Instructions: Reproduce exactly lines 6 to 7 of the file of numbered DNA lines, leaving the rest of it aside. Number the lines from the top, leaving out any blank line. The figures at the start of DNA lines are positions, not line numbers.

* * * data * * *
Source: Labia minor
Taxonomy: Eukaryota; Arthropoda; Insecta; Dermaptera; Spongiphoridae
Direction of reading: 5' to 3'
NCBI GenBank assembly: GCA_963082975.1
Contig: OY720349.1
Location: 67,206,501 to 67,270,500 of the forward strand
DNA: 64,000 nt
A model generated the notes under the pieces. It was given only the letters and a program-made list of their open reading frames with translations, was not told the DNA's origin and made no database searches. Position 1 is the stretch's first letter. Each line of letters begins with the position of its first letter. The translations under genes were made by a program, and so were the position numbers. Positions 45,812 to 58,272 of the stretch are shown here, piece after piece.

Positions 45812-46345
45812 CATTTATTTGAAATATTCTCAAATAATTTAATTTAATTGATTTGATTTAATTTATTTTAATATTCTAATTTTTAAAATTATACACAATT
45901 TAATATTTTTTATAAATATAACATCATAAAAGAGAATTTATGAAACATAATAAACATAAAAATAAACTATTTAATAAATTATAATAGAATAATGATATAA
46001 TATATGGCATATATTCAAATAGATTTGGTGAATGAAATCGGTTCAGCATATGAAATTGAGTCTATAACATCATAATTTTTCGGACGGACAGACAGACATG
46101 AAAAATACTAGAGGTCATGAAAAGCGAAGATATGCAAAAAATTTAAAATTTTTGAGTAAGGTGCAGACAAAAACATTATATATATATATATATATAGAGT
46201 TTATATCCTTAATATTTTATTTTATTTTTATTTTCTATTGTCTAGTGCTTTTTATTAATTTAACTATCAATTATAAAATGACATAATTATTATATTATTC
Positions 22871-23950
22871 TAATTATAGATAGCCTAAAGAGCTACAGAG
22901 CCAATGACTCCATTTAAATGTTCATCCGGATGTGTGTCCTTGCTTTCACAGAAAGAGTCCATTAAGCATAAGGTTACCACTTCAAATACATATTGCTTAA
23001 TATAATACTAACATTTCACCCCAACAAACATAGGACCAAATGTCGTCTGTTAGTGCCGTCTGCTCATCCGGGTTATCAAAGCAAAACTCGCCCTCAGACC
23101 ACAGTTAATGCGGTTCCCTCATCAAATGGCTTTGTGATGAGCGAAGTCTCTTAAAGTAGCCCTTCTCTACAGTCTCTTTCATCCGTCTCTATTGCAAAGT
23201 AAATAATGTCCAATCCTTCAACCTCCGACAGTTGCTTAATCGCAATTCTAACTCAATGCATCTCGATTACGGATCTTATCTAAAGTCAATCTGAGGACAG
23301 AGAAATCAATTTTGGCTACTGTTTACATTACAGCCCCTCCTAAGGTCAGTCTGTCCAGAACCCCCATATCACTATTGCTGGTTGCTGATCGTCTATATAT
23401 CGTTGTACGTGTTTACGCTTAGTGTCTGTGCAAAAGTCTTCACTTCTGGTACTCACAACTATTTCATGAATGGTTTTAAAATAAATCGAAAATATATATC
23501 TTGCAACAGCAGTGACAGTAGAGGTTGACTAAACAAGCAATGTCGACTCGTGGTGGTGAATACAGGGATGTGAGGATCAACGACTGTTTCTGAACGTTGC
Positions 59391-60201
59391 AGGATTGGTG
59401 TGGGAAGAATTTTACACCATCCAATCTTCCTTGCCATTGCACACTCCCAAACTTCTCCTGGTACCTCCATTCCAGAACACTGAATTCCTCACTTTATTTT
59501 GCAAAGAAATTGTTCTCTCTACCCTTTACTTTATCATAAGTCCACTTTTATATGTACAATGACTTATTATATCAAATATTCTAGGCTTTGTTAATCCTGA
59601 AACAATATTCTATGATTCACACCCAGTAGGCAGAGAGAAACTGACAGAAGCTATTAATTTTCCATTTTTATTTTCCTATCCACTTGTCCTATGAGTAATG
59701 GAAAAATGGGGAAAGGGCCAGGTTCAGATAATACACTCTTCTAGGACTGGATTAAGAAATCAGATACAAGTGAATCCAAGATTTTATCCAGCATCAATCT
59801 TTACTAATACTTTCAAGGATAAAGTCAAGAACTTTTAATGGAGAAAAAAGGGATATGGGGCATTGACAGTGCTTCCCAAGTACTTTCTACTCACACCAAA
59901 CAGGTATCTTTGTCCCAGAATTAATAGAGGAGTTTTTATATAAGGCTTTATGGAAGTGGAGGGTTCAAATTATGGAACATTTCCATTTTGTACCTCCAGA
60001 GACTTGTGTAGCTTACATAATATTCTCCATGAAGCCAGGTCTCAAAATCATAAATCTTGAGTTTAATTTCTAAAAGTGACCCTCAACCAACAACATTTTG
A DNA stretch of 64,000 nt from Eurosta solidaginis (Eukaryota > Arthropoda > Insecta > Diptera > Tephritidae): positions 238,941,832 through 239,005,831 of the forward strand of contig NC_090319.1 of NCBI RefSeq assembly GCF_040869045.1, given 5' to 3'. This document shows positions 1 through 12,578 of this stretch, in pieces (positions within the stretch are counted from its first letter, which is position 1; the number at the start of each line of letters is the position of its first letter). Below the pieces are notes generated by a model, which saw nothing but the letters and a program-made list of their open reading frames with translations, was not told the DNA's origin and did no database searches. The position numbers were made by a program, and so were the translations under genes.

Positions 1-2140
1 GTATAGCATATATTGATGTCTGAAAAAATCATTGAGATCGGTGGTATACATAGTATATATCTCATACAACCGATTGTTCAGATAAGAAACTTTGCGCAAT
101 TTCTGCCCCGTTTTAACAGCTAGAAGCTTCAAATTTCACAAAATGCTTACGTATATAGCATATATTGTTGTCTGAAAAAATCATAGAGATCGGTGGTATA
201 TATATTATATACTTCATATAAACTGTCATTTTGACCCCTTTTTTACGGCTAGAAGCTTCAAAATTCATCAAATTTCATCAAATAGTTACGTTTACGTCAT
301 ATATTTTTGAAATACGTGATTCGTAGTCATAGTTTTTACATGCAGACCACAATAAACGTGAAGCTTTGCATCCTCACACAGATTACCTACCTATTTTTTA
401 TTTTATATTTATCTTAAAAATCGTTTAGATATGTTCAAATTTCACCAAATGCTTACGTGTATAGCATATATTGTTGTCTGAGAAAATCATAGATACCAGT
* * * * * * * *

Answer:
Location: 67,206,501 to 67,270,500 of the forward strand
DNA: 64,000 nt